Have investors been too quick to remove risk premium from
grain and oilseed prices?
The likes of ABN Amro and Australia & New Zealand Bank
have offered some reassurance to bulls.
And Darrel Good, at the University of Illinois, has his
The fall in December corn futures, which hit contract lows
below $3.65 a bushel last week, shows that the market "appears to be expecting
an average corn yield above 170 bushels per acre, with a lot of forecasts
pushing into the mid-170s".
However, while "those expectations appear justified based on
crop condition ratings, the growing season still has a ways to go", and already
US weather has provided some setbacks, even if they are not so apparent yet.
"July precipitation will likely end up well below average,
which is not characteristic of previous very high yielding year," Professor
"If dry conditions persist in August, the US average yield
will likely still be very high, but perhaps fall short of some of the current
lofty projections," meaning that "prices would increase modestly going into
And after harvest, there is the potential for prices to "move
modestly higher in a typical large-crop pattern".
He concluded: "While there is still risk of lower prices, a
little patience in pricing additional quantities of the 2014 corn crop appears
It has to be said that some other commentators have a
At broker Country Futures, Darrell Holaday, while concurring
with a consensus yield expectation
of 170-171 bushels per acre, said that had yet to be fully baked into prices,
which would fall towards harvest.
"We feel a final yield of 170 bushels per acre would mean a
harvest low in the $3.40-a-bushel area," he said.
Still, corn futures so far managed to hold on to most of
their gains of the last session, easing 0.3% to $3.75 ½ a bushel for December
delivery as of 09:30 UK time (03:30 Chicago time), staying just ahead of their
10-day moving average, and avoiding too much of a "turnaround Tuesday" - the
idea that a trend in Chicago on the first day of the week is reversed in the
It helped that US Department of Agriculture data overnight
showed the condition of US corn deteriorating in the week to Sunday, by 1 point
in the combined "good" and "excellent" categories.
At 75%, the rating is still unusually high, the best for a
decade for the time of year, and corn often begins to deteriorate after
Still, it was a modest disappointment to a market which had
been expecting a stable if not better figure, and reminded that ratings can go
down as well as up.
As an extra support, there is talk from Brazil, led by
farmers group Aprosoja, of genetically modified corn seeds no longer providing
protection against insect pests.
For soybeans, the US crop rating fell by 2 points to 71% rated
good or excellent - still the best figure in the past 20 years, but less
And there are growing concerns about further deterioration,
given a turn drier in the weather at a sensitive time for the crop.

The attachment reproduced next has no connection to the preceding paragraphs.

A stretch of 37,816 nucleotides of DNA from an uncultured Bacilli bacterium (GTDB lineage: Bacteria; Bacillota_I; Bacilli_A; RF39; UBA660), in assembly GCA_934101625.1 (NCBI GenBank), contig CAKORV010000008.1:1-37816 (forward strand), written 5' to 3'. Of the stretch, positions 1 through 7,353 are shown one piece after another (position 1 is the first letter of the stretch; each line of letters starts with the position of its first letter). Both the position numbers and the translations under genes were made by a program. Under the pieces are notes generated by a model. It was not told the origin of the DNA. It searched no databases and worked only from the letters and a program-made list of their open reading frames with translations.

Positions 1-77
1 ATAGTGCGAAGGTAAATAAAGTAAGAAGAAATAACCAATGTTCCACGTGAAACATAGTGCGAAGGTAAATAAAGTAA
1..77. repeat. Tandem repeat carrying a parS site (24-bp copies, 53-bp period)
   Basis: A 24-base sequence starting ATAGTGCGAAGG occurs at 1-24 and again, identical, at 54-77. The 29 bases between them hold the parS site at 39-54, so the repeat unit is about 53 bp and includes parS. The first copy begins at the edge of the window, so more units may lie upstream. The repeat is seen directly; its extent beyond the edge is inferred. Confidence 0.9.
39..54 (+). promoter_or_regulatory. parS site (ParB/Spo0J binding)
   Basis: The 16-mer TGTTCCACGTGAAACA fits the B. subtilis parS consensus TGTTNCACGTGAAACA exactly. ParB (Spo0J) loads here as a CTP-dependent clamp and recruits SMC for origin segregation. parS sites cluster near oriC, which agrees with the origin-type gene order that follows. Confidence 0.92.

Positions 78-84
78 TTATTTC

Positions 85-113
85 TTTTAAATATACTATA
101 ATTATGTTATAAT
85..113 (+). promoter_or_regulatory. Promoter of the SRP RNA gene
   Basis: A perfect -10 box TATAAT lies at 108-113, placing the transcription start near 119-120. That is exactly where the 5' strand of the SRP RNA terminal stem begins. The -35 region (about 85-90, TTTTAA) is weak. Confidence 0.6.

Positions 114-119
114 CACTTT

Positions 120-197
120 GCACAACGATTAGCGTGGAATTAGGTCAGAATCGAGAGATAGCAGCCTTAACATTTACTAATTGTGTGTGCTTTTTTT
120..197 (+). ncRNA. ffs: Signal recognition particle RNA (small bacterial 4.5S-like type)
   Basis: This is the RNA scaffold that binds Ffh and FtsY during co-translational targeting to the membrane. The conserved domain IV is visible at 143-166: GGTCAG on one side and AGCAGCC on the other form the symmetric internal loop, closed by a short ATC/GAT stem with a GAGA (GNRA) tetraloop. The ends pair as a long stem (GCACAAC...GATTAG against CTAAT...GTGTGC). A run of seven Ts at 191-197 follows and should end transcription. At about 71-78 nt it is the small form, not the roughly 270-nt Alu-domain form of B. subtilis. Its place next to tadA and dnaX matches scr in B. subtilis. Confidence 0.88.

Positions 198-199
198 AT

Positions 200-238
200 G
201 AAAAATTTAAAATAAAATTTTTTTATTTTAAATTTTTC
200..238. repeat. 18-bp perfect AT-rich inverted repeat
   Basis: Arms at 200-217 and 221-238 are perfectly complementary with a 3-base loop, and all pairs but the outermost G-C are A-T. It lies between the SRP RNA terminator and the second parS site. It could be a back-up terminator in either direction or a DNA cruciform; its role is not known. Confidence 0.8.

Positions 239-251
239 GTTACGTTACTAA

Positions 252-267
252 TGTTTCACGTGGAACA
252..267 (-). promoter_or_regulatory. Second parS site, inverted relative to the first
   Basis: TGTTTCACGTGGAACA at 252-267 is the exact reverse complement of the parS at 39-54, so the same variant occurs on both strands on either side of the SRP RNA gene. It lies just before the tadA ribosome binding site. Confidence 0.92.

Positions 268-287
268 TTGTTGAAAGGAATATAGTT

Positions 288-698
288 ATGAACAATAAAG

"Some traders fret about dry weather for beans as we enter
the critical pod-filling month of August," CHS Hedging said.
At RJ O'Brien, Richard Feltes flagged concerns "about the
declining trend in Midwest summer precipitation".
He urged against short soybean-long corn spreads "until we
know more about the August rainfall pattern".
'Modest risk premium'
Kim Rugel at Benson Quinn Commodities noted that "weekend
rains were disappointing and the outlook is dry for the next 10 days.
"Weather concerns add a modest risk premium to prices",
although she added that the "outlook for ample 2014-15 ending stocks on
record-large US planted acreage caps gains".
In fact, November soybeans were 0.4% higher at $11.12 ¼ a
bushel in Chicago.
As for wheat, it extended
its modest declines of the last session, easing by 0.2% to $5.33 ¾ a bushel.
The USDA crop progress showed the US spring wheat crop
remaining stable at 70% rated good or excellent.
And while there are concerns around over the quality of the European
Union harvest, and the dryness in eastern Australia, crop prospects in neighbouring
areas, ie the former Soviet Union and Western Australia respectively, are
The Ukraine wheat crop was upgraded on Tuesday by UkrAgroConsult
by 500,000 tonnes to 21.0m tonnes.
As for Russia, the latest upgrade, by Ikar, in the wheat
harvest forecast to 57.5m tonnes "could allow exports to rise to 22m-23m
tonnes, from current estimates of 19m-20m tonnes", Benson Quinn Commodities
Among soft commodities, cotton
fell 0.4% to 65.63 cents a pound in New York for December delivery.
The fibre maintained its contrary trend in respect of crop
ratings – ie rising in the latest week, by 2 points to 54% good or excellent.
The warmer and drier weather pressing on corn and soybeans
is good news for yield prospects for cotton, which requires that kind of
weather to reach its potential.
Meanwhile, London robusta
coffee edged 0.2% higher to $2,031 a tonne for September delivery.
Vicofa, the Vietnam coffee industry association, estimated
the 2014-15 harvest at 23m bags, down a touch from the 23.3m bags produced last
time, citing dry weather during the flowering period,
Vietnam is the top producer of robusta beans.